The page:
4 Reasons Readers Can Respect An Otherwise Awful Character

1148655_vintage_fountain_pen_3As writers, it’s important to consider what makes our characters tick, and what things make our readers connect with them: or give up on them.

This is especially true of characters who aren’t very likable and, for the most part, are awful people (or would be if they existed.) I think that’s a big part of how we approach literature…. When characters are fiction, we know it, and we can be more prone to excuse things in them that we wouldn’t in a real person just because there is a greater distance between us and someone fictional than between us and other actual people.

Still, there are different traits we can give unlikable characters to help readers see a fuller picture, to help readers understand that there is more to these people than meets the eye.

  • IS THERE A HISTORY THAT EXPLAINS WHY A CHARACTER IS THE WAY HE IS? When characters are tough to like or root for, understanding their past and what they’ve suffered and overcome can help us be patient and empathetic, even if we still don’t like the character.
  • SHOW A FEW STRENGTHS. These don’t have to be virtues… they can be wit, a good memory, vast intelligence, athletic prowess, political skills…. We all admire strengths and talents in others. Such talents require cultivation, which implies dedication, perseverance, and hard work.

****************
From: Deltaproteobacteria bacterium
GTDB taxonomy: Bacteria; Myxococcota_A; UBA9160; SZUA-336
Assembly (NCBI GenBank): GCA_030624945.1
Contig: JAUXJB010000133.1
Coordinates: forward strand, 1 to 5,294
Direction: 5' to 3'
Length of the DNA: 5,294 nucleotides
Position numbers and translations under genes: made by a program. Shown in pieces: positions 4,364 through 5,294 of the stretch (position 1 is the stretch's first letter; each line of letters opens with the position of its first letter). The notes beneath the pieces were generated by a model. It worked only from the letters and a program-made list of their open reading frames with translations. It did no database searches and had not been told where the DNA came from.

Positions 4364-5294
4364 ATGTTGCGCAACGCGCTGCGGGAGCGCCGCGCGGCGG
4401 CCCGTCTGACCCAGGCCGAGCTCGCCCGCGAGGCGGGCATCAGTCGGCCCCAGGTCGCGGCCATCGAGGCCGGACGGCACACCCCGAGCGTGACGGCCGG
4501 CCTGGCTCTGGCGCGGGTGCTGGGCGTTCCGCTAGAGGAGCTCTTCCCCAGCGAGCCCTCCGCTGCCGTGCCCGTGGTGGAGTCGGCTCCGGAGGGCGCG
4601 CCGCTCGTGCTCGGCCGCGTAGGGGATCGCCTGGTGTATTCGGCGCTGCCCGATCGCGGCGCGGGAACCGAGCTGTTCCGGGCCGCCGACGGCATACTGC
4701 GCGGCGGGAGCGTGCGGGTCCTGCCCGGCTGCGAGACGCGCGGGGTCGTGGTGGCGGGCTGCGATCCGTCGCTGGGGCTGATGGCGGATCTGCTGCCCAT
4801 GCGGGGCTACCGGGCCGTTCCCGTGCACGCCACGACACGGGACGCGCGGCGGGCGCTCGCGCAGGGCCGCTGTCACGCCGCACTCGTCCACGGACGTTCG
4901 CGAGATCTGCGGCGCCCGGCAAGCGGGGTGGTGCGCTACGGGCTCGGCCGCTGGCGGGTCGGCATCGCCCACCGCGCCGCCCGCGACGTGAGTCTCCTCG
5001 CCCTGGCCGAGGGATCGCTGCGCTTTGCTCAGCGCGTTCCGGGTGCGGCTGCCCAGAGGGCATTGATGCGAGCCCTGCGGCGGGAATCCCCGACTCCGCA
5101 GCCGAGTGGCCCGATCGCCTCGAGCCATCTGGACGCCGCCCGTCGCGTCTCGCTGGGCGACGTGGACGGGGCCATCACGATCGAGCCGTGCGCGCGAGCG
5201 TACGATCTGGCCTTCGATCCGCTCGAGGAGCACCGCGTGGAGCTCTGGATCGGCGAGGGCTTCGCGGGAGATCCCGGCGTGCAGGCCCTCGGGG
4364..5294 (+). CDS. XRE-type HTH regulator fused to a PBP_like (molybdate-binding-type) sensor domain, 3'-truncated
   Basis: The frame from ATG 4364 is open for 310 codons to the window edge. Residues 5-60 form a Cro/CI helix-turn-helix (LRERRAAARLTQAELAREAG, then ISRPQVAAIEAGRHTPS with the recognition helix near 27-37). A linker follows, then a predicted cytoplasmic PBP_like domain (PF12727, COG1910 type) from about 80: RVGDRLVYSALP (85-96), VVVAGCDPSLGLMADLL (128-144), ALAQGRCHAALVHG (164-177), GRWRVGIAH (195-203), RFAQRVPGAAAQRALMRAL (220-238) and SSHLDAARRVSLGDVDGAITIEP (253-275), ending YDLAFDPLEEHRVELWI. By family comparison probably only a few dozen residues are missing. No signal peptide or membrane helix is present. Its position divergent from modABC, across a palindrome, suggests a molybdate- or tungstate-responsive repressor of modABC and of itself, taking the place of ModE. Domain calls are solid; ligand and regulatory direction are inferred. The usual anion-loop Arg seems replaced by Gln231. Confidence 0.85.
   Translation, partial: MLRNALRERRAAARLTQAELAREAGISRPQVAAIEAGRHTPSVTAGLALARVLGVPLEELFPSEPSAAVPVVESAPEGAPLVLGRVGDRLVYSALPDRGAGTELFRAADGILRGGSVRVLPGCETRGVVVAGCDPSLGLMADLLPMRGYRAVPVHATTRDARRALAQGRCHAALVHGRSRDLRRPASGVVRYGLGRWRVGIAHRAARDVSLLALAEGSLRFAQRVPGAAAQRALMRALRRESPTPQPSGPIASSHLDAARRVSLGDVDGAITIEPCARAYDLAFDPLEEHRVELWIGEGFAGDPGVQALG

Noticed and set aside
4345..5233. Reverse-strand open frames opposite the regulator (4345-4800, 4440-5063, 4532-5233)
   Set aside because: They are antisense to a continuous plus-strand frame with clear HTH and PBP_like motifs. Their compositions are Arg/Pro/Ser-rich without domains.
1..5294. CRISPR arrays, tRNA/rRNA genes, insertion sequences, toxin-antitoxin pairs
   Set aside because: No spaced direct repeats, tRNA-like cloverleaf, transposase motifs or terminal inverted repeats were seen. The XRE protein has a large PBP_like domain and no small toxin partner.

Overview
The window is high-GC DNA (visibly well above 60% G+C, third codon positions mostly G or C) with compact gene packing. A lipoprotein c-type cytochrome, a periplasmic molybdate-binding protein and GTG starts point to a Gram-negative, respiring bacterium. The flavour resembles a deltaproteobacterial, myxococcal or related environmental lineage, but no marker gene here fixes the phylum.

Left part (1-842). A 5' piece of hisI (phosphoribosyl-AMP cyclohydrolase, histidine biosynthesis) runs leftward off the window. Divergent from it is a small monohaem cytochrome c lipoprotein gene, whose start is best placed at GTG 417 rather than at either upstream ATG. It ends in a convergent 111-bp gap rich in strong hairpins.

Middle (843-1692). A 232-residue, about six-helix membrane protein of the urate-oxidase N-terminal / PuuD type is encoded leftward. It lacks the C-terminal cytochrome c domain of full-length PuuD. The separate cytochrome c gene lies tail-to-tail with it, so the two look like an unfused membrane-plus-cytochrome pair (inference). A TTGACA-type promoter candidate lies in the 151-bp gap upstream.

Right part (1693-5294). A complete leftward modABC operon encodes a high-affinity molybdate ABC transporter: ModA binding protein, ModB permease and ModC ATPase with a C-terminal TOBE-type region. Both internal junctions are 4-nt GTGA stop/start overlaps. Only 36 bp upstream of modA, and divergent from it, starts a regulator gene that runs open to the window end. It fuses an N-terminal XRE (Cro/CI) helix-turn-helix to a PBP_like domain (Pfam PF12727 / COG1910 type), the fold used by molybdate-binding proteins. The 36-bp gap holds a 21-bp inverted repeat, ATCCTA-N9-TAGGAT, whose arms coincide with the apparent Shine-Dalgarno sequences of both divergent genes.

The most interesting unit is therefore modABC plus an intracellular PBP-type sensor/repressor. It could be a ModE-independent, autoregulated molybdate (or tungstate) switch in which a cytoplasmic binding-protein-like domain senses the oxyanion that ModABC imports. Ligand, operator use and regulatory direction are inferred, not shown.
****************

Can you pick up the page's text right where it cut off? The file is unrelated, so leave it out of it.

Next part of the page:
• SHOW THE CHARACTER IS HUMAN. Evil Doctor Evil has Mr. Bigglesworth. He loves Mr. Bigglesworth and is a responsible caring cat owner. 🙂 Attachment to and care for an animal or person helps make us human.
  • SHOW SOME LEVEL OF SELF AWARENESS. Somehow weakness is easier to pity and be patient with when it is recognized. Arrogance is easier to suffer when we know the arrogant person understands he is arrogant and is trying to make positive changes. Those things matter. Intention matters.
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4 responses to “4 Reasons Readers Can Respect An Otherwise Awful Character

  1. Alicia Butcher Ehrhardt

    I think characters who have a redeeming feature are scarier – because they are more real, and could choose to be better – but don’t make that choice.

  2. Reblogged this on quirkywritingcorner and commented:
    No character should be ALL good or ALL bad. People are not that way, and characters are people after all.

  3. Pingback: On Narcissism, Comedy, and Why I Loved “Psych” In Spite of Shawn Spencer | Creative Writing with the Crimson League

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